By Manny Alvarez, ,
Published October 23, 2015
While Elisabeth Bing may not seem like a household name, every parent who gave birth to a child over the last 50+ years, whether they realized it or not, is familiar with her work. See, Bing's life's work was helping to bring natural childbirth into the mainstream in the United States. She died Friday at her home in Manhattan at the age of 100.
A pioneer back 1950s known as "The Mother of Lamaze," Bing helped start a national movement through her exploration of natural childbirth methods that changed one of life's most beautiful experiences for both mom and baby.
Her methods, today, are commonplace: Expectant parents interested in natural childbirth go to classes to learn breathing and relaxation techniques in an effort to develop those skills and ease the stress of labor. Natural childbirth aim to eliminate unnecessary intervention, such as anesthesia. It has had a tremendous benefit, not only in improving vaginal births, but also in making the bonding process quite unique, allowing mother and the partner into an experience that they will always cherish, free of drugs and surgery.
Through her work Bing explored different techniques that were being developed abroad, from Dr. Ferdinand Lamaze, a French obstetrician responsible for the Lamaze breathing technique, as well as Dr. Grantly Dick-Read, a British obstetrician and pioneer of the natural childbirth movement, who published influential books like "Natural Childbirth" in 1933, and "Revelation of Childbirth" in 1942.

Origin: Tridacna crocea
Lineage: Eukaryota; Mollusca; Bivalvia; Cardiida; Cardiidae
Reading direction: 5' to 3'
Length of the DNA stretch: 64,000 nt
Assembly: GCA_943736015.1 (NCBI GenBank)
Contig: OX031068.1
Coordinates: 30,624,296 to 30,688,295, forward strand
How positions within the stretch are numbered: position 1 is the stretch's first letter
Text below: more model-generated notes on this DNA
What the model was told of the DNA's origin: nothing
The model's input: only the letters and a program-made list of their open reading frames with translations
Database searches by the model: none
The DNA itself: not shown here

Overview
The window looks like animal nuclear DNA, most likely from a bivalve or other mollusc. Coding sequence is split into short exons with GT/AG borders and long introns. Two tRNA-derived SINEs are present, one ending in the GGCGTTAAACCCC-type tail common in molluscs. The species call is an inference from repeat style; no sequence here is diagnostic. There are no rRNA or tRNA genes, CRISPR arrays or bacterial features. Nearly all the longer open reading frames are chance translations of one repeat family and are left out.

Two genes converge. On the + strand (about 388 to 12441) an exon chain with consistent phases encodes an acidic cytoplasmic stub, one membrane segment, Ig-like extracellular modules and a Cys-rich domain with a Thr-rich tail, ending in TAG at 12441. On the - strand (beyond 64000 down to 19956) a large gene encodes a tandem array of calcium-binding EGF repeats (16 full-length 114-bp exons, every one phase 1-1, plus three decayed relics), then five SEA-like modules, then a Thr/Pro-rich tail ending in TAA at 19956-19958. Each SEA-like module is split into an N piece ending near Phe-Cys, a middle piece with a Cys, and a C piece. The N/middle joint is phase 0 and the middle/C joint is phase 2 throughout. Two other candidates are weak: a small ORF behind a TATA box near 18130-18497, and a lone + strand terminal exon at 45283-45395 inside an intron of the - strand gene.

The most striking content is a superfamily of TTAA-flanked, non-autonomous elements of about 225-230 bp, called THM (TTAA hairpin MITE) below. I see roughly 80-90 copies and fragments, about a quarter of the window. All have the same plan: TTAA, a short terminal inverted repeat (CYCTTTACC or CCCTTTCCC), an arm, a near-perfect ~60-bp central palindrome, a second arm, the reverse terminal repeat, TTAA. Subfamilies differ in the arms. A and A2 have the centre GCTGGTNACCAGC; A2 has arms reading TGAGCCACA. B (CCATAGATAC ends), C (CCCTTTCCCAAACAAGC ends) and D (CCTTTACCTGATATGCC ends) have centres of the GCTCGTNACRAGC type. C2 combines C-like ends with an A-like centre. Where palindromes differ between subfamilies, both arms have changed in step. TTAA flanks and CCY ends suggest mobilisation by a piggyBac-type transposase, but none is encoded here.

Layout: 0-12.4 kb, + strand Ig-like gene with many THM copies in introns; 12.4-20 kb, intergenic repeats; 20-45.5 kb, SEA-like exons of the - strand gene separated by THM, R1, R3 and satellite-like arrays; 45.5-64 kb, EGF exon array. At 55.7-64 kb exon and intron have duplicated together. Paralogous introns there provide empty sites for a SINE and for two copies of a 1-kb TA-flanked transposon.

Bing's goal, however, was not to lead a crusade against the use of drugs during childbirth, but rather to empower women to make informed decisions about their birthing experience. Over the years, she educated obstetricians in natural childbirth methods, led classes for expectant parents and co-founded the non-profit Lamaze International.
One of the hospitals Bing worked with was Mount Sinai Hospital in New York City, which happens to be where I received my high-risk obstetrical education -- a medical institution whose traditions in the obstetrics and gynecology department make me very proud to be a part of.
So, I salute you, Elisabeth Bing, one of the pillars of modern obstetrics. Even though you're gone, your legacy will live on in one of the most incredible human experiences: how children enter the world.
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